In struggling with this reality conflict, they have been trying to find ways for technology to deny and rewrite that reality, and they have been desperately demanding (and getting) bizarre random law trying to deny and rewrite that reality. First there was the concept of DRM... the idea that technology can remove realities and abilities that technology provides. The irrefutable technological fact is that absolutely any DRM scheme can be removed (although once again their paycheck insists that they NOT understand that fact), and the free market fact is that absolutely any DRM scheme of any market significance will create a significant market demand for some company to develop and offer a solution to the hassle-causing DRM scheme. The technological fact and free market fact is that some company can and will almost immediately develop and offer a way to remove that any notable DRM scheme. So they demanded (and got) a screwed up law to prohibit the free market. A law to prohibit companies from creating and offering useful legitimate products to solve the real and legitimate needs of consumers. A law to prohibit technology itself, a law that literally makes it criminal to communicate certain knowledge and instructions. This law has been able to deny the free market, has been able to keep companies under control to deny and rewrite technology, but it cannot deny or rewrite the fact that DRM is an impossibility. Cannot change the basic fact that DRM is the technological equivalent of piglatin. That law can keep companies from examining the silly DRM schemes, can keep companies from developing the knowledge on how to read the DRM data, can keep companies from telling other people the simple piglatin to be able to read their own DRMd files. However the law cannot deny or rewrite the facts of reality itself and the facts of technology. DRM is technologically impossible, and descrambling DRM piglatin is so easy that it doesn't take a company. Hardly a month goes by without yet another silly DRM being descrambled by some lone hobbyist. But this DRM cat and mouse game is just enough to keep the DRM illusion alive. For those who's paychecks depend on not understanding, it is just enough to keep alive the false idea that yesterday's DRM simply had some mistake, just enough to keep alive the illusion that it is possible to get DRM right if they just work at it harder.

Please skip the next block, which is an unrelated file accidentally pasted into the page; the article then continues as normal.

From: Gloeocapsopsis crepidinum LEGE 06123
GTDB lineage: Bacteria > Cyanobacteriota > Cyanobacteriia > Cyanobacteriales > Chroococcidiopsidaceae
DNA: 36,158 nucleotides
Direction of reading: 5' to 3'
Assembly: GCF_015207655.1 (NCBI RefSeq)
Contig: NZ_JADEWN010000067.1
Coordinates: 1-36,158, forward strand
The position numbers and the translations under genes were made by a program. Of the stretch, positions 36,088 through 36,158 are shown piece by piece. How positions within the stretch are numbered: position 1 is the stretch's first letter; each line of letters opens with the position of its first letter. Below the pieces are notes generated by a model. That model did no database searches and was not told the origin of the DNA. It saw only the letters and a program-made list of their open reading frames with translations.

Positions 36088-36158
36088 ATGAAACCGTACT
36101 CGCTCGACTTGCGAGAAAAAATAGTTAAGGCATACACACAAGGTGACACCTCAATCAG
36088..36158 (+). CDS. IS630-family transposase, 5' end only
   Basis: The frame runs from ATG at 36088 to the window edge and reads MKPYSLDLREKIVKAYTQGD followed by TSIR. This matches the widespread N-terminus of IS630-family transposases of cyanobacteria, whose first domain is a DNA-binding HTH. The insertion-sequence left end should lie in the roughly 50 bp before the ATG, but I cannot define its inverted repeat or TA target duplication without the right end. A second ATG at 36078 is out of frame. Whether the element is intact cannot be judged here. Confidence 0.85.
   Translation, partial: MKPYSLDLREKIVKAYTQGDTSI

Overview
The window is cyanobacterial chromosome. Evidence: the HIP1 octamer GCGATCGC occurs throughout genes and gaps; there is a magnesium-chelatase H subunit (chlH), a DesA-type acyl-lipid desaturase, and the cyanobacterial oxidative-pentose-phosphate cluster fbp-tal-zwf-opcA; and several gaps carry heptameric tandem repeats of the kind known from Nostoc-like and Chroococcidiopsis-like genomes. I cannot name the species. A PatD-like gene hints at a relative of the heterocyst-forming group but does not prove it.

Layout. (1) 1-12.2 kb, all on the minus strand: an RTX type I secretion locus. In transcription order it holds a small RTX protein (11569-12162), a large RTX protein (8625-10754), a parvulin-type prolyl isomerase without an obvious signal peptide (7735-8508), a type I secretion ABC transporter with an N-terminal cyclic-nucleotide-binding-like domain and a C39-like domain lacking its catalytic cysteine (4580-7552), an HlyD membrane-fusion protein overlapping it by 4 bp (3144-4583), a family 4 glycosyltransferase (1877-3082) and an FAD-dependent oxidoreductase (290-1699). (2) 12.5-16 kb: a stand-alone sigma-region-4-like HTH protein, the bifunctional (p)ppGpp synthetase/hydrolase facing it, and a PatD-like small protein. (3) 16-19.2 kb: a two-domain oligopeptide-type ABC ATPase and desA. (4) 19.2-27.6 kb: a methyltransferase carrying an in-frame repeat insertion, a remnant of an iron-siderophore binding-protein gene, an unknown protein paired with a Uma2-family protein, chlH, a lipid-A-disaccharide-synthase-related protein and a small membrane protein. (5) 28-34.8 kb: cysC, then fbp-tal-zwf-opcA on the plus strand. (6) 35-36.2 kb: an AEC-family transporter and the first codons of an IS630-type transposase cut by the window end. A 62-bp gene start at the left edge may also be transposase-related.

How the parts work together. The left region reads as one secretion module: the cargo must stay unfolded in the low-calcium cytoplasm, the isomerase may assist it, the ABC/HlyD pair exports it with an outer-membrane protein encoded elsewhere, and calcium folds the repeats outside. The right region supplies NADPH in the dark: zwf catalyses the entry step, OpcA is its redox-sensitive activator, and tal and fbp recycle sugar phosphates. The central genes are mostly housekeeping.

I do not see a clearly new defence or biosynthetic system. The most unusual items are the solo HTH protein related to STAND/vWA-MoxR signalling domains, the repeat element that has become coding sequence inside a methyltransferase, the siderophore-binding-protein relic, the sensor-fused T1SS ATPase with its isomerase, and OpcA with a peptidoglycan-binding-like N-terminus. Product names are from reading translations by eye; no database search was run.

But we were talking about internet radio, and the odd terms of law that apply. I actually read the law. The law has a bunch of arbitrary bizarre requirements. Or at least the law is arbitrary and bizarre from an technological or reasonable point of view. But the arbitrary and bizarre portions of the law make perfect sense from the RIAA "our paycheck depends on not accepting or understanding reality" mindset. It makes perfect sense when you realize that there is a conflict between reality and reality-as-they-are-willing-to-understand-it. The RIAA paycheck and RIAA understanding reality absolutely insists upon forcing reality to conform to the old technology and old business plan. That things must be forced to fit into the old model of radio and records. The model where companies either send "listen once" "streams" and get billed a micro-cent for each song to each listener, or where they get billed a lot for giving a copy to someone. The law has arbitrary and bizarre language trying to force this internet music to resemble old radio as much as possible, and that anything else be a good old store. The law prohibits "interactive" service, because then it is too easy for someone to request a song and save it... just like shopping at a store. The law also says that advance playlists cannot be published, again because it would be too easy from someone to use the advance playlists to seek out and save the music they want to collect. The law says (if I recall correctly) that no more than three songs from the same artist, or no more than two songs from the same album, can be played within a certain minimum time frame... I think an hour. Again, the reason for this is to try to interfere with anyone using the service to build a collection. I think there are a few other arbitrary and bizarre clauses in the law, clauses with no logic other than trying to constrain internet into a an old style radio with deliberate inconveniences against listeners or into a traditional store.

And let me drive home the point by plugging internet radio Pandora.com. Pandora.com is a legitimate US company properly operating under US law, and they can and do play RIAA music and some interesting indy music. They have a fascinating and excellent system where you tell it what music you like, and they use that to find other music you will probably like. Last I checked they offered both a reasonably priced yearly subscription and an unobtrusive ad supported free service. But anyway, the reason I bring it up is because Pandora.com perfectly highlights this "stream-not-a-download" sillyness going on. If you use Pandora, go look in your system temporary folder. You will find a set of files with no file extension... if I recall correctly the file names were Access-1 Access-2 Access-3 etc. These files are standard 128kbps MP3 files of the songs you are hearing. You just need to rename the file, add the .MP3 extension, and drag the file into your normal music collection. According to US law, Pandora.com cannot tell you that, and cannot do anything helping you with that. The fact is that a "stream" is a download, a stream is simply a download that you happen to throw away. Pandora.com is sending you .MP3 music file downloads, and those downloads will eventually be auto deleted from your system temporary folder unless you go in there and move them. The situation shows just how silly and superficial this whole charade is. The RIAA needs to shoehorn the internet into an old radio-technology and store model of reality, the law requires Pandora.com to look like an old-technology-radio, and Pandora.com has to maintain this fiction that they are sending listen-once "streams" while playing deliberately dumb to the fact that the MP3 file is sitting there on your harddrive.